A "For Lease" sign is posted outside a house available for rent in Los Angeles on March 15, 2022. (Mario Tama/Getty Images)
Los Angeles Mayor Karen Bass is encouraging small landlords to apply for aid through the city’s Emergency Rental Assistance Program, with the application portal open until 6 p.m. on Oct. 31.
Those with 12 or fewer rental units qualify to receive up to 6 months of tenants’ unpaid rent through the Measure United to House LA (ULA), nicknamed the “mansion tax.”
The $18.4 million plan funds 11 different programs with a 4 percent tax on homes and commercial real estate in Los Angeles sold between $5 to $10 million, and 5.5 percent tax on those sold for over $10 million.
“We must continue to do all that we can to prevent Angelenos from falling into homelessness and that includes supporting small landlords and housing providers,” Ms. Bass said in an Oct. 24 announcement on the city’s website.
While the program is designed to help small landlords, some industry experts say it’s not enough, especially since only landlords with paid off mortgages qualify, according to Daniel Yukelson, executive director of the Apartment Association of Greater Los Angeles.
As part of Measure ULA, $23 million is also going toward a program assisting tenants with legal services to help challenge evictions.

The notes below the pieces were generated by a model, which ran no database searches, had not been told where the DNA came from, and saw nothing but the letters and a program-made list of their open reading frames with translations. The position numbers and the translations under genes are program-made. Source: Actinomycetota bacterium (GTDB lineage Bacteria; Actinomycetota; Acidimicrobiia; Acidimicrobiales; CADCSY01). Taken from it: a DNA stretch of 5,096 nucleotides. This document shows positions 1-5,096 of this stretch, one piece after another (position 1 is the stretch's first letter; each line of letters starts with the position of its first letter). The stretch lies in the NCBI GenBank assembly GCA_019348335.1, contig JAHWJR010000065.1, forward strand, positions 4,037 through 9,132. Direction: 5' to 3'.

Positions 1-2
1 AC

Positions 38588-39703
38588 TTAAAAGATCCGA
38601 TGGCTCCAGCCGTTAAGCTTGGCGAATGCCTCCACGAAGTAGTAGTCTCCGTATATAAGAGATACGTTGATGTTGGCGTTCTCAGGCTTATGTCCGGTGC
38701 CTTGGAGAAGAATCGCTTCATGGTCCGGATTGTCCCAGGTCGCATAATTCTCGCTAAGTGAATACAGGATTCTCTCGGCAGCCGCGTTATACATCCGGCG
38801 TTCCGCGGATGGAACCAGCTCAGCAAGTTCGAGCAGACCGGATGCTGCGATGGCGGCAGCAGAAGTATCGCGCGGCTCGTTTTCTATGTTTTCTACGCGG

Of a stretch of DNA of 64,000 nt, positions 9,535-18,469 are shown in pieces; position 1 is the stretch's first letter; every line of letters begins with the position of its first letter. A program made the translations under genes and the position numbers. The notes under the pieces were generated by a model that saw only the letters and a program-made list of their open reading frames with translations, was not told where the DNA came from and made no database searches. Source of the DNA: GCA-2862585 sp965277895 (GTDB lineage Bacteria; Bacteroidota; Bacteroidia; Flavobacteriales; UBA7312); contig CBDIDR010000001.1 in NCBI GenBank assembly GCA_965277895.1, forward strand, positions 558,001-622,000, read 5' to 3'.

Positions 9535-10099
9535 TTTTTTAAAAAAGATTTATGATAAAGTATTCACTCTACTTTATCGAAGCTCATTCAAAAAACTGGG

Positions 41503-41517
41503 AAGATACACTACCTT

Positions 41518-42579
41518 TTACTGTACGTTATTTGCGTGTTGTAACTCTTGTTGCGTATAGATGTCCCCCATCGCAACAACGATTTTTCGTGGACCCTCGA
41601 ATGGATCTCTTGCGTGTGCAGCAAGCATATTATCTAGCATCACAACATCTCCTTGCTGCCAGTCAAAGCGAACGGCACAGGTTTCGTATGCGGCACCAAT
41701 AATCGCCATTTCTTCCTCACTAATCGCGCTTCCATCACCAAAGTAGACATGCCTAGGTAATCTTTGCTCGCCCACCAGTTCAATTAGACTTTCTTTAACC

“Unfortunately, a larger part of the money the city’s allocating is going to provide private attorneys to defend tenants who are facing eviction rather than helping tenants to pay their rent. Well over 80% of eviction cases are due to non-payment of rent,” he said.
Mr. Yukelson told The Epoch Times the city should instead use the money toward assisting renters to pay unpaid rent, since many landlords are at risk of leaving the rental business after the moratorium on evictions during the pandemic left many without funds.
A recent article by the Wall Street Journal
reported there could be more than $1 billion in unpaid back rent in the greater Los Angeles area, citing research from National Equity Atlas, which used Census surveys as the basis for their estimates.
“When you look at what the city’s providing the landlords and what they’re providing in rent subsidies to renters and compare it to the over $1 billion of COVID rental debt that’s still owed ... all this pales in comparison. It’s really a drop in the bucket compared to the losses that property owners have suffered these past three plus years,” Mr. Yukelson said.
According to estimates by the apartment association, landlords have also lost about $3 billion in rent increases in Los Angeles County due to COVID-era policies, he said.